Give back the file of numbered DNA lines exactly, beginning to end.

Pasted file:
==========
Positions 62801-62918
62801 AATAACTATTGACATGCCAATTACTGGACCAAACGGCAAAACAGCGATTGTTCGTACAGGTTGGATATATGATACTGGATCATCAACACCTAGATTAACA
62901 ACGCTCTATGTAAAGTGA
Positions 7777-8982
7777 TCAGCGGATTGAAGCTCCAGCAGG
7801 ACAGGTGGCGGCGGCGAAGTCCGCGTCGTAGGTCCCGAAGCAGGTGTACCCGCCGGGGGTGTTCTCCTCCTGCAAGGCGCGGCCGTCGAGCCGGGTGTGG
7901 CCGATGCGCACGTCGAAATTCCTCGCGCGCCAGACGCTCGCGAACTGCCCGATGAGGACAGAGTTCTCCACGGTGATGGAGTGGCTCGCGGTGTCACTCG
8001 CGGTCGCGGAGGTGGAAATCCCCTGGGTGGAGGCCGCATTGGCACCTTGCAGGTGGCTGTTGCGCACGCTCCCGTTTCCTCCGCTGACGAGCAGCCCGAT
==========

Positions 62801-62918
62801 AATAACTATTGACATGCCAATTACTGGACCAAACGGCAAAACAGCGATTGTTCGTACAGGTTGGATATATGATACTGGATCATCAACACCTAGATTAACA
62901 ACGCTCTATGTAAAGTGA
Positions 7777-8982
7777 TCAGCGGATTGAAGCTCCAGCAGG
7801 ACAGGTGGCGGCGGCGAAGTCCGCGTCGTAGGTCCCGAAGCAGGTGTACCCGCCGGGGGTGTTCTCCTCCTGCAAGGCGCGGCCGTCGAGCCGGGTGTGG
7901 CCGATGCGCACGTCGAAATTCCTCGCGCGCCAGACGCTCGCGAACTGCCCGATGAGGACAGAGTTCTCCACGGTGATGGAGTGGCTCGCGGTGTCACTCG
8001 CGGTCGCGGAGGTGGAAATCCCCTGGGTGGAGGCCGCATTGGCACCTTGCAGGTGGCTGTTGCGCACGCTCCCGTTTCCTCCGCTGACGAGCAGCCCGAT